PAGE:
Mind, Body & Spirit

For Tucsonans, Jewish genetic diseases screening means quick trip up I-10

When Ted Glenn heard that his chances of being a carrier of a life-threatening genetic disease were one in six, he knew what he had to do: get tested. Like all Ashkenazi Jews (with origins in Eastern Europe), Glenn has a high probability of carrying one of 11 genetic disorders that could be fatal in childhood, result in a chronic debility or premature death.

Tucsonans Evan and Michelle Glazer were screened through Scottsdale’s Jewish Genetic Diseases Center.

Rather than worry about these grim statistics, Glenn decided to find out if he was a carrier. “Knowing is better than not knowing,” he said. Since there is no Jewish genetic screening program in Tucson, he drove up to the Ina Levine Jewish Community Campus in Scottsdale, where the Jewish Genetic Diseases Center held a screening session on Oct. 3. He was one of six Jewish Tucsonans to make the trek for the bi-annual screening.

Eleven genetic disorders are known to occur more frequently among Ashkenazi Jews than in the general population. Of these, the Center currently screens for a panel of nine: Bloom’s syndrome, Canavan disease, cystic fibrosis, familial dysautonomia, Fanconi anemia type C, Gaucher disease type 1, Mucolipidosis IV, Nieman-Pick disease type A and Tay-Sachs disease. Descriptions of the symptoms and carrier frequencies are on the center’s website: www.jewishgeneticsphx.org.

Parents who are carriers show no symptoms of the disease, but can pass it on to their children. If both parents are carriers, there is a 50 percent chance of each child being a carrier and a 25 percent likelihood they will have the disease.

Glenn’s test results came back negative. “The probability that I’m a carrier has been greatly reduced,” he said. He shared that information with his 18-year-old daughter, so that she would have the peace of mind of knowing that the odds of her being a carrier are even lower.

Dr. Sherman Minkoff and his wife, Andi, founded the center to raise awareness of Jewish genetic diseases and provide affordable screening. According to Andi Minkoff, these screenings would run between $3,500 and $4,000 if done in a private laboratory. Thanks to partnerships within the Phoenix Jewish community and their work with the non-profit Human Genetics Lab at Jacobi Hospital in Riverdale, N.Y., the center is able to reduce the cost to $50 for 18- to 45-year-old Ashkenazi Jews who live in the Phoenix area. For others, the cost is $300, but a subsidy from the Jewish Community Foundation of Southern Arizona’s Project Dor Habah brings the cost down to $50 for Tucsonans ages 18 to 45.

Online pre-registration opens later this month for the Center’s April 3 screening, which will be held at the Ina Levine Jewish Community Campus, 12701 N. Scottsdale Road in Scottsdale.

Testing is recommended for all Ashkenazi Jews, ages 18 to 45. Of the 745 individuals who have been tested since the Phoenix program began screenings in 2005, 19 percent have been found to be carriers.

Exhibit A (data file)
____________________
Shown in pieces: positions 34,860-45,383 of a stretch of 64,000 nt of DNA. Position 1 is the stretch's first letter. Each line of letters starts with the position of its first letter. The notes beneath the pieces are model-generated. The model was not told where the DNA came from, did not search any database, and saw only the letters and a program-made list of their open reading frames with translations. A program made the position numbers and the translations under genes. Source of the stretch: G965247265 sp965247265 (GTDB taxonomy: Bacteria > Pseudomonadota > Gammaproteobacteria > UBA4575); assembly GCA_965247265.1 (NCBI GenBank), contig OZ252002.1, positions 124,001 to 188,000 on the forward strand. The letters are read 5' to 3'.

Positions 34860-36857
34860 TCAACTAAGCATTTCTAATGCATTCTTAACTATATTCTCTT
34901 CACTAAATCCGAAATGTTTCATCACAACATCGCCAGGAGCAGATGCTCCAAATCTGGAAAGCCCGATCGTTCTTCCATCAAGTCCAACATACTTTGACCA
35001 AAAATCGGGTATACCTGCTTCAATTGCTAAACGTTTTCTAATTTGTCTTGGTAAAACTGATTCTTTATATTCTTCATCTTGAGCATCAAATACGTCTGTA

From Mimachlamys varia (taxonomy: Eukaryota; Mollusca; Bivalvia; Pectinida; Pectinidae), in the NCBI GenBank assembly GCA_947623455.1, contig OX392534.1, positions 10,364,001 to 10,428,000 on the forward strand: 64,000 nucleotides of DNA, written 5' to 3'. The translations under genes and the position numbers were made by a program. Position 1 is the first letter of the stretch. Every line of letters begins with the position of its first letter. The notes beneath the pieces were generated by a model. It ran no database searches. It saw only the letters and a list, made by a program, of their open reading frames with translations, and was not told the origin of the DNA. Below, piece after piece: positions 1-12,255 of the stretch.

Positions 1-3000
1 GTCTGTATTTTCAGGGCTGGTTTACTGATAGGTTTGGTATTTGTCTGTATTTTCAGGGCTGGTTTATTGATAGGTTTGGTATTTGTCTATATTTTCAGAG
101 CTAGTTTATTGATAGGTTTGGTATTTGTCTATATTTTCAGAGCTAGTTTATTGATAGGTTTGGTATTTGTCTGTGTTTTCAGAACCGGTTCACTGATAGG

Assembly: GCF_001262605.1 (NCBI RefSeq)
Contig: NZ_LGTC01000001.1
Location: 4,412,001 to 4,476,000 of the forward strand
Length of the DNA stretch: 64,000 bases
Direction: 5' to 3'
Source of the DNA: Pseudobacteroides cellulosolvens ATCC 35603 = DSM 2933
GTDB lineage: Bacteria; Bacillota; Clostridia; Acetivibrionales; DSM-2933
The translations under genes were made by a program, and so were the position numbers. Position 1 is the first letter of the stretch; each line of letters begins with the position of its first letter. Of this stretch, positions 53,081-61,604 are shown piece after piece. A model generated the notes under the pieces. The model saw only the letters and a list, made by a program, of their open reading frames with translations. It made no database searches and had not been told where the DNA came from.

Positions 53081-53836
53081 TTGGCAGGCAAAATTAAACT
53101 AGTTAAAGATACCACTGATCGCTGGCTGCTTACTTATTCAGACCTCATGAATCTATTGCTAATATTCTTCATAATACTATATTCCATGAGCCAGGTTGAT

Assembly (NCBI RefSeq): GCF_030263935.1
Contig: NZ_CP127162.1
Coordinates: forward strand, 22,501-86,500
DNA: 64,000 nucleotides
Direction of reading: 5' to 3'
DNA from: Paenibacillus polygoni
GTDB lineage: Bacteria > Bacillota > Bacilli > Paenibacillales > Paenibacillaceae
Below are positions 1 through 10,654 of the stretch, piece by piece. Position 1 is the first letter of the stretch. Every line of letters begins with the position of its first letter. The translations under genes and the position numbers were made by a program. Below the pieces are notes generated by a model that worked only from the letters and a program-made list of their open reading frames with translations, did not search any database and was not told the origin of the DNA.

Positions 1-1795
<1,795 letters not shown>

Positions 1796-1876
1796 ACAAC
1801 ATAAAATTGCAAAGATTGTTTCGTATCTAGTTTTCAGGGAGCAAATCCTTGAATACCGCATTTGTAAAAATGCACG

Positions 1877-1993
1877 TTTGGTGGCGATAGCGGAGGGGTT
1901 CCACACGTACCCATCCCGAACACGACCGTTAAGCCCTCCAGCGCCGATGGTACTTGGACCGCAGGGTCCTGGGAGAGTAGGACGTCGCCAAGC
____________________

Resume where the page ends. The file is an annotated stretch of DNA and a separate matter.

“The reason Project Dor Habah is subsidizing testing for members of our age group is clear,” said Project Dor Habah Chair Jeremy Lite. “When we talk about leaving a legacy to the next generation, it should be a legacy of support for Jewish education and institutions, yiddishkeit and financial security. It should also be a legacy of good health and well-being to the extent we can control it. And here is one area where we can influence that legacy.”

Tucsonans Michelle and Evan Glazer heard about the genetic screening program from friends in Phoenix who were tested in 2009. Since Michelle’s family roots are in Russia and Evan’s are in Russia and Romania, they chose to get tested, although neither of them have any known family history of these disorders. Michelle said, “Knowing if one or both of us are carriers will help us make the necessary, educated decisions when, and if, we want to have children.” As Evan pointed out, “The tests results are good forever. This isn’t something that will change. So it’s good to have the information, even if you don’t plan on having children right away.”

When the Glazers arrived at the JCC in Scottsdale, the first step was a group presentation on genetic disorders. They then met privately with a genetic counselor who asked questions about their family heritage and if any siblings had ever been tested. This was followed by a blood draw. The whole process took less than an hour. About eight weeks later, they received their results, which were negative. Since there was no history of any of the diseases in either of their families, Michelle said that they weren’t surprised by the results, but still were glad to know.

To find out more about the screenings, subsidies and upcoming informational meetings, contact Rebecca Goodman , who coordinates a committee on Jewish genetic disorders through the Jewish Federation of Southern Arizona, at 577-9393 or rgoodman@jfsa.org.

By the numbers: The Jewish Genetic Diseases Center in Scottsdale has screened 745 people and found 140 carriers with 152 mutations — 12 people were double carriers. Mutations found include Bloom’s syndrome (5), Canavan disease (17), Cystic fibrosis (30), Familial dysautonomia (24), Fanconi anemia type C (8), Gaucher disease type 1 (29), Mucolipidosis IV (4), Nieman-Pick disease type A (7), Tay-Sachs disease (28).

Nancy Ben-Asher Ozeri is a freelance writer in Tucson.